1. Skip to content
  2. Skip to main menu
  3. Skip to more DW sites

Gazprom inks plan for new gas pipeline to Germany

June 18, 2015

Russian energy giant Gazprom has confirmed plans to expand its Nord Stream gas pipeline beneath the Baltic Sea and into Germany. The new pipeline would be built in cooperation with Eon, OMV and British-Dutch Shell.

Nord Stream gas pipieline
Image: picture-alliance/dpa/S. Sauer

The key partners in the deal signed a memorandum on Thursday at the international economic forum currently taking place in St. Petersburg, Russia.

"The construction of additional transport infrastructure along the shortest route between gas fields in northern Russia and markets in Europe will contribute to increasing the safety and reliability of deliveries for new contracts," said Gazprom CEO Alexei Miller.

Bypassing Ukraine

The two proposed new pipelines mark part of an effort by Gazprom to deliver an additional 55 billion cubic meters of gas to the European Union.

"The implementation of Nord Stream has demonstrated that transporting gas through the Baltic Sea is a reliable solution that helps to meet the energy demand," Germany's largest gas supplier Eon said in a statement on Thursday.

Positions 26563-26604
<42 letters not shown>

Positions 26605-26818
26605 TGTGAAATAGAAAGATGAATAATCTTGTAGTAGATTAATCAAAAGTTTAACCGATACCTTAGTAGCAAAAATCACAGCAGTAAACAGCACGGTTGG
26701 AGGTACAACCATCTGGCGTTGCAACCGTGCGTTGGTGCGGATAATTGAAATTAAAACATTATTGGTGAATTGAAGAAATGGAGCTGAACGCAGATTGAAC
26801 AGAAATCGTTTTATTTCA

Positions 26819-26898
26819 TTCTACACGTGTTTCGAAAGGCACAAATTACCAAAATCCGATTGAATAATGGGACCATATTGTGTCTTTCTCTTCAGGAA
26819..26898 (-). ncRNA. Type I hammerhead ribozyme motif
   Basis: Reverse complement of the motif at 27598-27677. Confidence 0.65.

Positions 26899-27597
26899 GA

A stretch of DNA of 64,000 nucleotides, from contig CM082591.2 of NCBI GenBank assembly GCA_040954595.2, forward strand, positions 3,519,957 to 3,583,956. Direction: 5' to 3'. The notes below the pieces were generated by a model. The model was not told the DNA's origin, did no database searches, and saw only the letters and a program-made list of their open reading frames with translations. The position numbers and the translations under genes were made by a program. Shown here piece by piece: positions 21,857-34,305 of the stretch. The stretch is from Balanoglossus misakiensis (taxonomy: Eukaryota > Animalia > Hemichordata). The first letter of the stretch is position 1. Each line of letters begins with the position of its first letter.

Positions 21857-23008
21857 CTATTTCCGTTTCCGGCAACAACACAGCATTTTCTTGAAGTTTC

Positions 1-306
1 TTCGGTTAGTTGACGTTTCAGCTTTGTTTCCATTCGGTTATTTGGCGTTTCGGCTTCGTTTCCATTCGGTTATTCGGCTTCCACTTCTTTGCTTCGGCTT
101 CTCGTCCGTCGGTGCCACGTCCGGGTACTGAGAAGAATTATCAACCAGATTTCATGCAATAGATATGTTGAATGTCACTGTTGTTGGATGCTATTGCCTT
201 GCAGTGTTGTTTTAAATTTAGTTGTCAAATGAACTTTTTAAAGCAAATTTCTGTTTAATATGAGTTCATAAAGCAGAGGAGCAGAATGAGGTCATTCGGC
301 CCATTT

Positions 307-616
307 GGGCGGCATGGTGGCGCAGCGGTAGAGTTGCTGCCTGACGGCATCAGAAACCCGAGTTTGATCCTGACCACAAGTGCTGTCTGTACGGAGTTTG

The expansion of the Nord Stream would also circumvent Ukraine for gas deliveries to western Europe as of the new pipeline's planned completion in 2020. The ongoing war in eastern Ukraine has also complicated economic issues between the Moscow and Kyiv.

Russia considers Ukraine to be an unreliable transit partner and has complained in the past of illegal gas tapping. The two countries have also argued on several occasions over delivery prices and gas debt, with Moscow initially allowing the construction of the Nord Stream pipeline in order to reduce dependency on Kyiv.

Turkish Stream

As well as extending the Nord Stream, Gazprom also intends to construct a new Turkish Stream through the Black Sea. The pipeline will have the capacity to annually deliver 63 billion cubic meters of gas to Turkey and Greece.

In January, Gazprom had initially said it would not extend the Nord Stream. Demand for Russian gas has fallen in recent years, mainly due to milder temperatures in western Europe.

ksb/sms (AFP, dpa)